Case Study: Creating Loyalty Program on the Cheap Using Check-Ins

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The game dynamics of location-based services like SCVNGR aren’t just for consumers’ kicks. Fajitas & ‘Ritas proprietor Brad Fredericks in Boston, for one, has paired SCVNGR, as well as its spinoff service, LevelUp, with social advertising company LocalResponse to create a loyalty program that rewards customers for repeat visits. And if anyone’s counting, LevelUp is winning by at least a mile.

How did you first get involved with SCVNGR?
I think we were just cold-called by SCVNGR at the outset of its launch. It was very early on and I was intrigued. They approached us about doing some rewards for SCVNGR itself. We didn’t see a lot of business initially, but since they progressed with LevelUp, which you probably know is a platform for paying with mobile phones, the activity has increased considerably. Of course LevelUp is recent. I think we just started it in July. And SCNVGR itself, we were using a year before that.

Can you tell me about the different rewards that you’ve been able to offer?
For SCVNGR’s original game check-in game format, customers earn points by checking in and taking photos. They can redeem their points for free soda, two free nacho toppings, free dessert and finally, 15 percent off a guest check. For SCVNGR’s LevelUp loyalty program, the award levels are $3 for signing up for the program, $5 for when LevelUp does a feature email broadcast about Fajitas & ‘Ritas, and $10 once a customer spends $100. All along I thought that we would like to do a loyalty program or frequent dining program — we [were going to] call it “Fajita ‘Rita Eat-ah” — but I never launched it because I never had what I believed to be a good platform for it. The LevelUp payment platform seems to provide a solution for a program I had thought of implementing, but never did.

How did you come up with this particular rewards you offer? Is that something SCVNGR helped with?
That is correct. There were some suggestions, and I sat down with my account rep Adam and we came up with them.

Do you have any sense of how many people are using SCVNGR or LevelUp at your restaurant?
Yes, I can access reports for both online. SCVNGR is about five per month in redeemed rewards, probably many more participating in collecting points. Though it just started in July, we’re seeing 15 to 20 guests per week paying with LevelUp. LevelUp seems to have kicked off with much greater traction. It has increased in momentum, and seems like it has much greater long-term potential than the original SCVNGR game. Customers who are used to using mobile phone apps have taken to it easily.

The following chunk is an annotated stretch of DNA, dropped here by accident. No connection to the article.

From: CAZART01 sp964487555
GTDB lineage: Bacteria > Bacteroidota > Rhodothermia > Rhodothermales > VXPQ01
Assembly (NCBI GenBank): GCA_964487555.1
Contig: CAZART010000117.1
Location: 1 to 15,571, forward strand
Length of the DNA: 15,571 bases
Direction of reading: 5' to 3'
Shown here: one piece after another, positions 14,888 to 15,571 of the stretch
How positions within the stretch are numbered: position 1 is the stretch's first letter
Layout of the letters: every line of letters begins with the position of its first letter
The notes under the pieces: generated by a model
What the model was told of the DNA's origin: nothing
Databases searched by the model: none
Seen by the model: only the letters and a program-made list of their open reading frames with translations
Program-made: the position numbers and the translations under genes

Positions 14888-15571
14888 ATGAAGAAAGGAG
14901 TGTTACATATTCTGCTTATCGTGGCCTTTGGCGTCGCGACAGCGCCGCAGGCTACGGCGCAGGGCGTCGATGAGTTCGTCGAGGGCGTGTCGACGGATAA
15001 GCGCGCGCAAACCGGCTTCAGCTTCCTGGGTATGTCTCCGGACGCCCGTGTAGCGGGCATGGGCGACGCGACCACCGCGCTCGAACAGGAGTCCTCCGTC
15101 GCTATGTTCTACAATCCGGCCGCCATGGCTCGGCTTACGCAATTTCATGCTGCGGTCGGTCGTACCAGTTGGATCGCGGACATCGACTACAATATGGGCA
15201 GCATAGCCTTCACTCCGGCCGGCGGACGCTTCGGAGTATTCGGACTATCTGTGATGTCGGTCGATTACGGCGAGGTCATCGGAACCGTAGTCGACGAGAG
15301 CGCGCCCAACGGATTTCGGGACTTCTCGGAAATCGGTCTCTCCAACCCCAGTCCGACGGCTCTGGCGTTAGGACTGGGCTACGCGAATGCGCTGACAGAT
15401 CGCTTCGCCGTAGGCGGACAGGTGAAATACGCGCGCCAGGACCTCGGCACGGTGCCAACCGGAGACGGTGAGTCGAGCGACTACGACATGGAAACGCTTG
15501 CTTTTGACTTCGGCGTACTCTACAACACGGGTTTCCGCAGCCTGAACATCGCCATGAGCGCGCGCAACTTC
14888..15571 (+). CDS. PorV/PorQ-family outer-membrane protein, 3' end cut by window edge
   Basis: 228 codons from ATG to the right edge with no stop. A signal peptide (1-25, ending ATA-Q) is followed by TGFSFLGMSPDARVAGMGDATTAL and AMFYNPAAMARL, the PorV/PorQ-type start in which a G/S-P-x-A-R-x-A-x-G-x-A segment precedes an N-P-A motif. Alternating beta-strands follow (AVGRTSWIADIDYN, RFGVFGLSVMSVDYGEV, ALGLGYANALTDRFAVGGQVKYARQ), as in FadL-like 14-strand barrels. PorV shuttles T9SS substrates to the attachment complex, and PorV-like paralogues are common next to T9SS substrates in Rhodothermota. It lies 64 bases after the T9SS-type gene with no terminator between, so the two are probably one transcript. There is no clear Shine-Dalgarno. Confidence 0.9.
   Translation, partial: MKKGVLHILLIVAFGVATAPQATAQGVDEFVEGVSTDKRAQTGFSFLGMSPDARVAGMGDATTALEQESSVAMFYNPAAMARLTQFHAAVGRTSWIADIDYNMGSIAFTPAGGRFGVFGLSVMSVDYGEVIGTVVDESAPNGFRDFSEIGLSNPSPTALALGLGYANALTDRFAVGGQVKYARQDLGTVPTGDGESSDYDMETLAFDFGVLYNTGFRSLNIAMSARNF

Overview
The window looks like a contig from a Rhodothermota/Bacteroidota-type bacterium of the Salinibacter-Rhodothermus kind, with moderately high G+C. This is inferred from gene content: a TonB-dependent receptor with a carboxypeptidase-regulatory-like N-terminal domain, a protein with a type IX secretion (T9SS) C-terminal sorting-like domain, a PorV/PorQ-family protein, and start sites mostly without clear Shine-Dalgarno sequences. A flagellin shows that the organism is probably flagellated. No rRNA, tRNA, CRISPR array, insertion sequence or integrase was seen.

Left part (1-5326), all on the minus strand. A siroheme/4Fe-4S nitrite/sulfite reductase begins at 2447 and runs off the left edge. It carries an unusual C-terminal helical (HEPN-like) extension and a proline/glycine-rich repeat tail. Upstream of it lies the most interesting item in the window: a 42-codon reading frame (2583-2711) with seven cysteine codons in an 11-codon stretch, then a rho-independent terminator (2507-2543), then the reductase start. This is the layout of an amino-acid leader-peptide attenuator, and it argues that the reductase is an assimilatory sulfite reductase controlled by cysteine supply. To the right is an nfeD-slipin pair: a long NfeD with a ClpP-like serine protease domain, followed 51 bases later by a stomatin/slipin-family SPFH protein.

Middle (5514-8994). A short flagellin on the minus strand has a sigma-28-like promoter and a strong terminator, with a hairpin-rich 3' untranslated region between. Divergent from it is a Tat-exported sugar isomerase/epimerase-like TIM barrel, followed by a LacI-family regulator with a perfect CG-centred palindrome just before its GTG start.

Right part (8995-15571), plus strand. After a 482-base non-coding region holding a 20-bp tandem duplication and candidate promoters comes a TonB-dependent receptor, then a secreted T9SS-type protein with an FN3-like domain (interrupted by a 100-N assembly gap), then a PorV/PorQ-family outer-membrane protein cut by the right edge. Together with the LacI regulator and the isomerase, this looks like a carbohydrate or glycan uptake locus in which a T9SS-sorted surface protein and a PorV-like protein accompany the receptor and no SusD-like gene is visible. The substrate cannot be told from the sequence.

Certainly the overall amount [of people paying with LevelUp] still pales in comparison to [customers] paying with traditional credit cards, but I believe there is potential for it to grow. SCVNGR is certainly less so. But I did not have preconceived goals with either program. They were presented in a fashion that there was very little downside, so both are on a trial basis. Continuing with SCVNGR will be somewhat based upon what the SCVNGR company decides. Where are they going to put their support? It is evident now that their support is with LevelUp. Either of the programs has to have the ability to drive sales, as well as to accommodate them.

How about in terms of education your own staff. Have you had any challenges with that?
With SCVNGR there was an issue initially where people were showing pieces of paper with a bar code on it and we were uninformed as to whether to accept the paper. We thought it was completely a mobile phone platform, so there were a couple of mishaps with that. But after the education got better, we haven’t had any problems.

As far as Foursquare and other check-ins are concerned, there is a company out of Manhattan called LocalResponse that picks up all those check-ins on social media apparently—except Facebook, because they can’t reach those customers directly—and they contact those customers and offer them to come back with three friends to get a free order of chicken tequila wings. So that’s a very interesting thing that they have just started doing that was very intriguing. They’re offering those services for free right now.

How does LocalResponse contact the customers to give them the coupons?
Customers check-in and they get this reply tweet through Twitter, and when they come in there is a button that they can hit in front of the staff, or the staff can hit it themselves, that says “Redeemed.” Then the offer gets redeemed.

What kind of value do all these location-based platforms bring to your restaurant?
I think they encourage word-of-mouth through social media. If you can do it social media-wise, word-of-mouth spreads a lot more quickly. Second, it offers more customer loyalty, as opposed to all the Groupon-type sites that offer a one-time deal. These things can be done without any deep discounting. Again, that is as opposed to LivingSocial or Groupon or stuff like that, which offer discounts that just don’t make economic sense. For us, $10 off after $100 is better than 50 percent off of their first meal.

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This interview has been edited for length and clarity.

Stephanie Miles is a journalist who covers personal finance, technology, and real estate. As Street Fight’s senior editor, she is particularly interested in how local merchants and national brands are utilizing hyperlocal technology to reach consumers. She has written for FHM, the Daily News, Working World, Gawker, Cityfile, and Recessionwire.